This study tested the mediating effects of violence victimization in the relationship between school climate and adolescent drug use. The hypothesized path model fit data collected from a probability sample of urban high school students (N=586) participating in an evaluation of a violence prevention program funded by the Substance Abuse and Mental Health Services Administration. Findings indicated that the lack of enforcement of school rules and the presence of unsafe places in and around the school influenced adolescent drug use directly and indirectly through their effects on violence victimization. Editors' Strategic Implications: This research confirms the importance of the environment as a contributor to violence victimization. Violence victimization is obviously of concern in its own right, but in addition, these data indicate that it also contributes to adolescent drug use. School administrators should be aware that unsafe places in schools and the failure to enforce school rules may affect such victimization and drug use.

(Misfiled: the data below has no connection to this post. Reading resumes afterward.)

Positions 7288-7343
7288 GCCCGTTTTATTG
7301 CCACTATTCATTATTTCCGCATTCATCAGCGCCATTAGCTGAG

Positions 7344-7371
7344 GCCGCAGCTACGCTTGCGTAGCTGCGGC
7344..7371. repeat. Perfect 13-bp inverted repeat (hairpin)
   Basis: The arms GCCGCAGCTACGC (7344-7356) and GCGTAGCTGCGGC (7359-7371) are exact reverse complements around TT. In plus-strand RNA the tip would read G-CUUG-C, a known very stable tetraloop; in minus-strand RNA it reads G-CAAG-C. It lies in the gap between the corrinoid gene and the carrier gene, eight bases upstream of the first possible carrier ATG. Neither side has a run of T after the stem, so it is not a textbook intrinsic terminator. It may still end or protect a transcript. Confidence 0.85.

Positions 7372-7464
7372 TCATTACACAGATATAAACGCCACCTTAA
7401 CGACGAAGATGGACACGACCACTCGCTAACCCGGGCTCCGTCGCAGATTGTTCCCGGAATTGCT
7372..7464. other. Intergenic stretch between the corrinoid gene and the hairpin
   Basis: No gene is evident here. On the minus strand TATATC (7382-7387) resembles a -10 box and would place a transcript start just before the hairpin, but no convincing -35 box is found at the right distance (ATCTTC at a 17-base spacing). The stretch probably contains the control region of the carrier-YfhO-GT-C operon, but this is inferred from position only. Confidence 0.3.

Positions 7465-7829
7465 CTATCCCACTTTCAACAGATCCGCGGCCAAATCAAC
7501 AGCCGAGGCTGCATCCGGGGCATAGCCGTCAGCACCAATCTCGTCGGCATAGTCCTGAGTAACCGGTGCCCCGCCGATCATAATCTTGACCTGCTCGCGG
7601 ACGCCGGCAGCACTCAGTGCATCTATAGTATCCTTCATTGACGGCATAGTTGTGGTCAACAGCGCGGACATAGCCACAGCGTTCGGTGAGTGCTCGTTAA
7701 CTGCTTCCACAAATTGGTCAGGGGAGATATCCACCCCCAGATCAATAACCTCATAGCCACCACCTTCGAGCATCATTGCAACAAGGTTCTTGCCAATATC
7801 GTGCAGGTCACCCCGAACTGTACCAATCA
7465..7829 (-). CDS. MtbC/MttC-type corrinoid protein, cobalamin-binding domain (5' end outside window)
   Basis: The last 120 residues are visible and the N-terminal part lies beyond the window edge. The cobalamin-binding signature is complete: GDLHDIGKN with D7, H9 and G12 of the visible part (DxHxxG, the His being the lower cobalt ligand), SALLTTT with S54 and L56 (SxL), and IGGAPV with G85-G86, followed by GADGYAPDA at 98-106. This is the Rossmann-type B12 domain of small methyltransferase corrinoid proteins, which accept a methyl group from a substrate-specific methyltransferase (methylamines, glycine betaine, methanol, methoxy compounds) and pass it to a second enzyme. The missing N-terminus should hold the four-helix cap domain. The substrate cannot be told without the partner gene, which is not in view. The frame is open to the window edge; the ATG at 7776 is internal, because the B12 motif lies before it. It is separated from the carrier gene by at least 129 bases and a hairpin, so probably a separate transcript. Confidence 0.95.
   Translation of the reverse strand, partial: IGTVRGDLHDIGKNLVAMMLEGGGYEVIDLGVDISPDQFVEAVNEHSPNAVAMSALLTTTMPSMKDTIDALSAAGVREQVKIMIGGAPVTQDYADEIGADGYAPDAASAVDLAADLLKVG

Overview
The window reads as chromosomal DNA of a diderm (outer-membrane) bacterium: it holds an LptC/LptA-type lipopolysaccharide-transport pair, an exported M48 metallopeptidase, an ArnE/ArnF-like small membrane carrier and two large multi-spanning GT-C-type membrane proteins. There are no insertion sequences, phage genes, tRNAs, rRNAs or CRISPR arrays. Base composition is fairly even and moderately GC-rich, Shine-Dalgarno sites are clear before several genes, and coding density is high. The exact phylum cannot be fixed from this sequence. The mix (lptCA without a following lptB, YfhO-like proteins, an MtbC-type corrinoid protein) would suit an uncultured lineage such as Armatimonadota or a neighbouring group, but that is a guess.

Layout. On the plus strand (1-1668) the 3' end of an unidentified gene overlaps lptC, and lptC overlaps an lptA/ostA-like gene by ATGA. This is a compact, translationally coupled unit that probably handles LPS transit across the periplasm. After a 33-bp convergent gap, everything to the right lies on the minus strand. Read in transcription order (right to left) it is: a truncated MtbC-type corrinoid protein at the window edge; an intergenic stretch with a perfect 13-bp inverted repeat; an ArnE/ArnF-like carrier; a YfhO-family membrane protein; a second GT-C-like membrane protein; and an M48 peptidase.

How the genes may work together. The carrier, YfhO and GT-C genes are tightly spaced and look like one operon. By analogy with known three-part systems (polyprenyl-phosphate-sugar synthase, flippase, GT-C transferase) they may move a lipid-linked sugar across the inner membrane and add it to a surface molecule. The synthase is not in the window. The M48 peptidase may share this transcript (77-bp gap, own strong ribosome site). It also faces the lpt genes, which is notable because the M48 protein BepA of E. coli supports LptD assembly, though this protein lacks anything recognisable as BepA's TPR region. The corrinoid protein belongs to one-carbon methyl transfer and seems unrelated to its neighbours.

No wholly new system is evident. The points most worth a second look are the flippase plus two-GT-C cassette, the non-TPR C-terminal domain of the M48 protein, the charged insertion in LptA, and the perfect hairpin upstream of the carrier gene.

MSU Digital Commons Citation
Reid, Robert; Andrew Peterson, N.; Hughey, Joseph; and Garcia-Reid, Pauline, "School Climate and Adolescent Drug Use: Mediating Effects of Violence Victimization in the Urban High School Context" (2006). Department of Family Science and Human Development Scholarship and Creative Works. 145.
Reid, R. J., Andrew Peterson, N., Hughey, J., & Garcia-Reid, P. (2006). School climate and adolescent drug use: Mediating effects of violence victimization in the urban high school context. Journal of Primary Prevention, 27(3), 281-292.